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'The Tall Man' Movie Review

About.com Rating 3.5 Star Rating


'The Tall Man' movie poster.
© Image Entertainment
With the shocking Martyrs, French filmmaker Pascal Laugier dropped a bomb on the horror landscape that reverberated with its controversial, extreme content. So, it's with no small amount of curiosity that Laugier's English-language debut The Tall Man opens on US soil. It's time to get shocked again, but for altogether different reasons.

The Plot

The small, dreary town of Cold Rock, Washington has been "dead" for six years following the closing of a mine that supported the local economy. If poverty, ignorance and alcoholism don't make for a dangerous enough environment in which to raise kids, the arrival of the "Tall Man" pushed the threat over the edge. An urban legend, the Tall Man is rumored to be a shadowy entity responsible for the rash of disappearances of the town's children over the past few years.

Nurse Julia Denning (Jessica Biel), who's overseen Cold Rock's medical well-being since the death of her doctor husband, is initially skeptical of the rumors, but one night, when she finds the babysitter tied up and spots her young David (Jakob Davies) being dragged out of the house by a hooded figure, the stories become frighteningly real. She gives chase, delving deeper into a mystery whose true nature no one could predict.

The End Result

Jessica Biel in 'The Tall Man'.

Jessica Biel in 'The Tall Man'.

© Image Entertainment
Just as Martyrs was largely a love-it-or-hate-it experience, The Tall Man is likely to be polarizing -- though its modus operandi is quite the opposite of its predecessor. While the only thing anyone could talk about after seeing Martyrs was its graphic, over-the-top gore, The Tall Man has little if any blood 'n guts and in fact plays as much like a drama as a horror movie. That should be enough to turn off some genre fans, but hopefully most will be open-minded enough to appreciate the captivating, original nature of Laugier's script.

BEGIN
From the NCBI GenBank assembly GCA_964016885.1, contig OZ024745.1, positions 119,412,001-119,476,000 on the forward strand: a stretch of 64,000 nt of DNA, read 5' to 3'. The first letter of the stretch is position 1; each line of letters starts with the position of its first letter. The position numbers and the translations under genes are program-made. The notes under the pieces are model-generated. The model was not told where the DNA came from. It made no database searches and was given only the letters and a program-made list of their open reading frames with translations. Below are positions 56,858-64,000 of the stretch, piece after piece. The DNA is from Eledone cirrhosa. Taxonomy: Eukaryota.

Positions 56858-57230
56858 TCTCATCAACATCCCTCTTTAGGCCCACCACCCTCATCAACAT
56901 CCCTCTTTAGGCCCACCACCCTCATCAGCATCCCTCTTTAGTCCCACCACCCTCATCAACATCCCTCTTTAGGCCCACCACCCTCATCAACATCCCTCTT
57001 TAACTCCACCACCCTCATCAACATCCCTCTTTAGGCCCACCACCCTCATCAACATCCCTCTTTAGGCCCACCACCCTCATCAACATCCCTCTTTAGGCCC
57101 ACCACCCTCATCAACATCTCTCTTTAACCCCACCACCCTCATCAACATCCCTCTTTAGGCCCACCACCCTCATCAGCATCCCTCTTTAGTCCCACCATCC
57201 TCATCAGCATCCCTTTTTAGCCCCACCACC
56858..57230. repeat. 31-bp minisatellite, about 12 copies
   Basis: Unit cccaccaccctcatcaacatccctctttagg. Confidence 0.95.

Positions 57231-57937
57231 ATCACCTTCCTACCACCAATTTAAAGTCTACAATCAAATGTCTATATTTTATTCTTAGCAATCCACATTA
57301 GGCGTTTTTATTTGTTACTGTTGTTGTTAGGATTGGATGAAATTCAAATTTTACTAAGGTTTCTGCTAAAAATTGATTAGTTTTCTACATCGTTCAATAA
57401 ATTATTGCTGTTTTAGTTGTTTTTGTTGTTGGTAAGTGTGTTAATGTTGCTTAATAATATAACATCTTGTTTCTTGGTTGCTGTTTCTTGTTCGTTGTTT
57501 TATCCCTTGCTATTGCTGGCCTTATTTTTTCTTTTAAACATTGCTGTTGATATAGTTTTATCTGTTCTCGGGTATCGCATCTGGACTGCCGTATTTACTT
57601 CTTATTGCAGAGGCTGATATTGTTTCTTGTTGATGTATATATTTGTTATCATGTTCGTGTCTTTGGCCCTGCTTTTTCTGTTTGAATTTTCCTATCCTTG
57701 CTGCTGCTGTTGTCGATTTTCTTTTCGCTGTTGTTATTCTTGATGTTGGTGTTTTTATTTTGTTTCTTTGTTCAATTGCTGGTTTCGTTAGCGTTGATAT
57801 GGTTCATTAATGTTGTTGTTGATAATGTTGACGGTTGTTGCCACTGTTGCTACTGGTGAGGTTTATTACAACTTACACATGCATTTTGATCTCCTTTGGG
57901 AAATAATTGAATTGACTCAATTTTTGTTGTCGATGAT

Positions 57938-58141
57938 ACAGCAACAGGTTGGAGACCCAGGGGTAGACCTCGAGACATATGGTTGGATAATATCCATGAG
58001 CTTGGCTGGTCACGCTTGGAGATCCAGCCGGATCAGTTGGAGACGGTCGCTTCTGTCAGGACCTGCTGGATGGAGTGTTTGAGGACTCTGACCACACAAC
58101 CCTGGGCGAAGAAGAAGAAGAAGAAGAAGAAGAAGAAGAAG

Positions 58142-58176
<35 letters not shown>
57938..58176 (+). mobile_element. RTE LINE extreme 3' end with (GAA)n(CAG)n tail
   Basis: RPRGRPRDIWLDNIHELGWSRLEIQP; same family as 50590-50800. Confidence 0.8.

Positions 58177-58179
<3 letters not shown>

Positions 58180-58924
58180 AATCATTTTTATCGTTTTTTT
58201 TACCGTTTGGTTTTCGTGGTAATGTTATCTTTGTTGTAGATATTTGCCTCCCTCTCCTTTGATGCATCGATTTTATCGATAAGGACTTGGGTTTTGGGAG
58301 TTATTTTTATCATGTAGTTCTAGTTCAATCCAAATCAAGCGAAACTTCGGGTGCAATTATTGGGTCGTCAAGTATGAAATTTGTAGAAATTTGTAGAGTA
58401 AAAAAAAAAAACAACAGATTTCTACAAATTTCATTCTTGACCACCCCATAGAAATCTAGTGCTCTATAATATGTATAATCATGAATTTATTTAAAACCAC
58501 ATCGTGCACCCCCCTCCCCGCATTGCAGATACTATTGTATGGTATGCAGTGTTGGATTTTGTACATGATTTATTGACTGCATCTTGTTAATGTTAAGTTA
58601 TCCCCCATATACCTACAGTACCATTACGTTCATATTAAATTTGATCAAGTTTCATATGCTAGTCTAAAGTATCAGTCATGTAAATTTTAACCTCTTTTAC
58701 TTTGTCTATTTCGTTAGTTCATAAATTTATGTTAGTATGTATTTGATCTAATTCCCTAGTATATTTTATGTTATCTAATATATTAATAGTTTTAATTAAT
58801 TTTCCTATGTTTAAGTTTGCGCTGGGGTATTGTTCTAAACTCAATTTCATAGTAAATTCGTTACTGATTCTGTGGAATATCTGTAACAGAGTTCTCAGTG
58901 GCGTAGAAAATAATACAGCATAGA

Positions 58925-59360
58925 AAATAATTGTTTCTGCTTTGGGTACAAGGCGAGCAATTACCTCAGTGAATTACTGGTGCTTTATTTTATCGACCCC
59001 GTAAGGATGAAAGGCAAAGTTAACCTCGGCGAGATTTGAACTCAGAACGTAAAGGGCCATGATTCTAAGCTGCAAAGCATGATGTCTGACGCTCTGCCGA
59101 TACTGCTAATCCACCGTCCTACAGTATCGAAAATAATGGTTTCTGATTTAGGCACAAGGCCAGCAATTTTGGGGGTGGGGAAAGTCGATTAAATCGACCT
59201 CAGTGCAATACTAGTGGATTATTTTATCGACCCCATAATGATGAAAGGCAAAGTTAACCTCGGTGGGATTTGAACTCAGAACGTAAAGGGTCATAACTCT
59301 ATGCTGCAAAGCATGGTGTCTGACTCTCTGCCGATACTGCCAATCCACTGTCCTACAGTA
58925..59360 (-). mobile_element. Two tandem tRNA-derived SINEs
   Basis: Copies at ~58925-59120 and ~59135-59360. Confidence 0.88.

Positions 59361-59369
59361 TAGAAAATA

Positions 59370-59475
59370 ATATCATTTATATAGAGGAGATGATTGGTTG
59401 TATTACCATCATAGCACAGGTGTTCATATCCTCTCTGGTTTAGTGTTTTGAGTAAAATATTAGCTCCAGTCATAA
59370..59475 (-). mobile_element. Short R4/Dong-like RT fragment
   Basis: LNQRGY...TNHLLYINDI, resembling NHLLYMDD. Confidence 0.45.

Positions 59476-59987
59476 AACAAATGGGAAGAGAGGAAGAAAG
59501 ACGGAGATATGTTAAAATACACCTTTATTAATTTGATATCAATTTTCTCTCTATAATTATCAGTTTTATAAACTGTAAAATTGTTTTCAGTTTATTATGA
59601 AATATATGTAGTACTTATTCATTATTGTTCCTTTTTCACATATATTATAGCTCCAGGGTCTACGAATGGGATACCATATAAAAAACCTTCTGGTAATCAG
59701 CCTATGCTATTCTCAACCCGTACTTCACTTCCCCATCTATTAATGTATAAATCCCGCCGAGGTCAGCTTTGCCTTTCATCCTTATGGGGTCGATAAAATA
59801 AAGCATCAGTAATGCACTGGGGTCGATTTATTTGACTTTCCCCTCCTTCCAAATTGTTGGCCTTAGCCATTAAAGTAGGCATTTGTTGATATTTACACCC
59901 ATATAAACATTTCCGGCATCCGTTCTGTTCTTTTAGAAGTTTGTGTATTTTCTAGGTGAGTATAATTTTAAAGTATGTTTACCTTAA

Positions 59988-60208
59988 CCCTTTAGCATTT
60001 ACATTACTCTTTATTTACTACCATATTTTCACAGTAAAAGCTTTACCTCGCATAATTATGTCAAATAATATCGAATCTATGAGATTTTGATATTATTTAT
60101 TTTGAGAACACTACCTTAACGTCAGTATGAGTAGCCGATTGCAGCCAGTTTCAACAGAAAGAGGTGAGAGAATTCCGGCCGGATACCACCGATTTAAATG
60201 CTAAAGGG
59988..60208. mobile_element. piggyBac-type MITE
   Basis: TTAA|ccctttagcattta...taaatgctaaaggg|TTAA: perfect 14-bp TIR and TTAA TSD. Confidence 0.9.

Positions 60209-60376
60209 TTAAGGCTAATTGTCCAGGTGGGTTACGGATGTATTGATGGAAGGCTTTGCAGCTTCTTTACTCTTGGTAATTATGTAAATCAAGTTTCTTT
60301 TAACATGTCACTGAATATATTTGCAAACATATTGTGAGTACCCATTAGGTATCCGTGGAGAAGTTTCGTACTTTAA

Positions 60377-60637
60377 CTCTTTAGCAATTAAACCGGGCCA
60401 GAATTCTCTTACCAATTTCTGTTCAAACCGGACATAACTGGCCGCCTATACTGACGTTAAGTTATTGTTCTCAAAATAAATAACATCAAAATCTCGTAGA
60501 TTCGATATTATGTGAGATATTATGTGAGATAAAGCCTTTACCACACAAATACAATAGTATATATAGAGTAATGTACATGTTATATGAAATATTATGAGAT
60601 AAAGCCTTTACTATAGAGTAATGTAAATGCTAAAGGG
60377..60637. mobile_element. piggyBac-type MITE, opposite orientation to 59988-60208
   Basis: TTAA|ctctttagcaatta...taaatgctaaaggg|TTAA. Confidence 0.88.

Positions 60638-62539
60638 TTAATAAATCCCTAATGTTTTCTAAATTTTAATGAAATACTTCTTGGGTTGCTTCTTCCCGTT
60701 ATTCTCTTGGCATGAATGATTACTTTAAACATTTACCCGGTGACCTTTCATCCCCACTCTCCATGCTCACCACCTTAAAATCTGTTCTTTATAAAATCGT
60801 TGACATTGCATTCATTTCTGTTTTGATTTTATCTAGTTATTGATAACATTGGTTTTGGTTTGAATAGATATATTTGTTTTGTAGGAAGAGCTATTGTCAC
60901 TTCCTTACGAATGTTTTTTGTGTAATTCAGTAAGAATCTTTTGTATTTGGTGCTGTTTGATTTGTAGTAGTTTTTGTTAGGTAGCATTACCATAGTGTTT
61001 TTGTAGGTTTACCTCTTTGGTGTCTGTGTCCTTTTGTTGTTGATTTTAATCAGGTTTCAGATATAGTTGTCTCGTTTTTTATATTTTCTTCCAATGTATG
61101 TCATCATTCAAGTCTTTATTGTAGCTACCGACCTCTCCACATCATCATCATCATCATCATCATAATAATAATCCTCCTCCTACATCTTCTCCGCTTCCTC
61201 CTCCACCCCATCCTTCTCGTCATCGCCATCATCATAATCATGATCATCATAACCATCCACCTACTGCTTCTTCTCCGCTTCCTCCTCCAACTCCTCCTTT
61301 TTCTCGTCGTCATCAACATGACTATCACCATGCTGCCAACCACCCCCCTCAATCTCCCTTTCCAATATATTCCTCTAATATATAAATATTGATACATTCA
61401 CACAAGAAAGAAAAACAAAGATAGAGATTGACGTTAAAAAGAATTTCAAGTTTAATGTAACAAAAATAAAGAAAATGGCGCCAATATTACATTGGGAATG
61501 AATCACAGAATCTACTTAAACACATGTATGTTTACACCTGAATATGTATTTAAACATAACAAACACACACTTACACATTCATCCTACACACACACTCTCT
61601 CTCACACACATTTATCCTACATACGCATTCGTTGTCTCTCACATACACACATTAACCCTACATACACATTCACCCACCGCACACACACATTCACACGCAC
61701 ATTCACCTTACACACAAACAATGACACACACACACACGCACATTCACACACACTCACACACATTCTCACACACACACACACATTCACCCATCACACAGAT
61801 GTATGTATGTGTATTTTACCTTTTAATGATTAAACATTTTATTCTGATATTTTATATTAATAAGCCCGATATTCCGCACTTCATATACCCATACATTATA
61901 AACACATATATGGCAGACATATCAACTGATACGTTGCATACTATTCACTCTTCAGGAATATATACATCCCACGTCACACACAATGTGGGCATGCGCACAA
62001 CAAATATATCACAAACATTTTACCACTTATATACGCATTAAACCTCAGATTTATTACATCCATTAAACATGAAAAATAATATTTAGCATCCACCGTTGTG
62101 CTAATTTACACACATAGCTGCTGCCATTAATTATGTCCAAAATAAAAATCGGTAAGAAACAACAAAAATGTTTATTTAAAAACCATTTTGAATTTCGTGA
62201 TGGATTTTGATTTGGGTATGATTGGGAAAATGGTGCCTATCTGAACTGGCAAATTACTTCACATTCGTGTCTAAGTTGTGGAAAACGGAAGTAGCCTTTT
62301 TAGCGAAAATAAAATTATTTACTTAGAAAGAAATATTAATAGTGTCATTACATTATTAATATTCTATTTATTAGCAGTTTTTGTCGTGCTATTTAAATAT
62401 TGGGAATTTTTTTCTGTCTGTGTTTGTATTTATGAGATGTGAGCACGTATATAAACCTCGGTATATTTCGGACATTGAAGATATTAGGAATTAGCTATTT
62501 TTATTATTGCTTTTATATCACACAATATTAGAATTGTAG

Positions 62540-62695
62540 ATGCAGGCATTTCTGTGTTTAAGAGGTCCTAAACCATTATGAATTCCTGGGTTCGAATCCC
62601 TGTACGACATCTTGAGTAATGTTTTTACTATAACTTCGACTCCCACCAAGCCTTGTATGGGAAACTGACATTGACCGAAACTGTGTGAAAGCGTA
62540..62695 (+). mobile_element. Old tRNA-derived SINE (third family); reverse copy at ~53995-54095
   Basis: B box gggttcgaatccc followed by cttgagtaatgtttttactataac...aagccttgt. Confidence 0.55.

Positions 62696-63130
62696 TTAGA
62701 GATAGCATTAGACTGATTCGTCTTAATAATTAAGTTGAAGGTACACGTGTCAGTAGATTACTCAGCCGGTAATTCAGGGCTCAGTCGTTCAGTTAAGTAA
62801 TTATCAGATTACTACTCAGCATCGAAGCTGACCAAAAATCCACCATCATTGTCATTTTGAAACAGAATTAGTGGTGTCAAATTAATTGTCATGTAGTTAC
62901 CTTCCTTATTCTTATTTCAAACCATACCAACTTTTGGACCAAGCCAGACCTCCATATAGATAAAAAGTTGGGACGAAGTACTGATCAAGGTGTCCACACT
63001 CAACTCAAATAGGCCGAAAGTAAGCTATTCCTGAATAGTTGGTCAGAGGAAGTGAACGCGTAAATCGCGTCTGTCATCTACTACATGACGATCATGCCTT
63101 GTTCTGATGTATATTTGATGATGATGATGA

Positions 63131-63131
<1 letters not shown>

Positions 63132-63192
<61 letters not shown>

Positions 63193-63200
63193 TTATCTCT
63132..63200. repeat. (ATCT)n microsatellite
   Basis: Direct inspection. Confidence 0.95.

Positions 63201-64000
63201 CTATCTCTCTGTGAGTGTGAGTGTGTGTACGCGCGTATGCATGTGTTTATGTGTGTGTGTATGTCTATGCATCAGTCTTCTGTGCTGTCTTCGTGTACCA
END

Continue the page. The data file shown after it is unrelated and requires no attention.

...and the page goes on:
Now with three feature films under his belt (including his debut, the ghost story Saint Ange, AKA House of Voices), Laugier has established his penchant for undulating storylines that veer off in wildly unpredictable directions -- a refreshing dose of originality in an era of remakes, reboots and sequels. The Tall Man's twisting plot is frustratingly (and intentionally) vague as it unfurls, but that only serves to make its mystery more fascinating and rewarding upon its final revelation -- as if you yourself put in work to figure it out. It even tackles social issues like poverty and abuse without becoming preachy and frankly, leaving the issues open-ended enough to spur debate. His films have a gray morality that may not always be pleasant to watch, but they're boldly introspective and yearn to do more than your standard fright flick. Love him or hate him, Laugier is one of the most unique, challenging, boundary-pushing voices in horror cinema today.

The Skinny

  • Acting: B- (Although Stephen McHattie is underutilized, Biel is surprisingly dramatic -- most notably in an emotional monologue near the end.)
  • Direction: B- (Blends horror and drama well and utilizes the natural scenery to cinematic effect.)
  • Script: B (Original and unpredictable, demanding multiple viewings.)
  • Gore/Effects: C (Little necessary.)
  • Overall: B- (Not particularly scary or gory, but refreshingly original and surprisingly dramatic.)

The Tall Man is directed by Pascal Laugier and is rated R by the MPAA for violence and terror, and for language. Release date: August 31, 2012 (on demand August 1).

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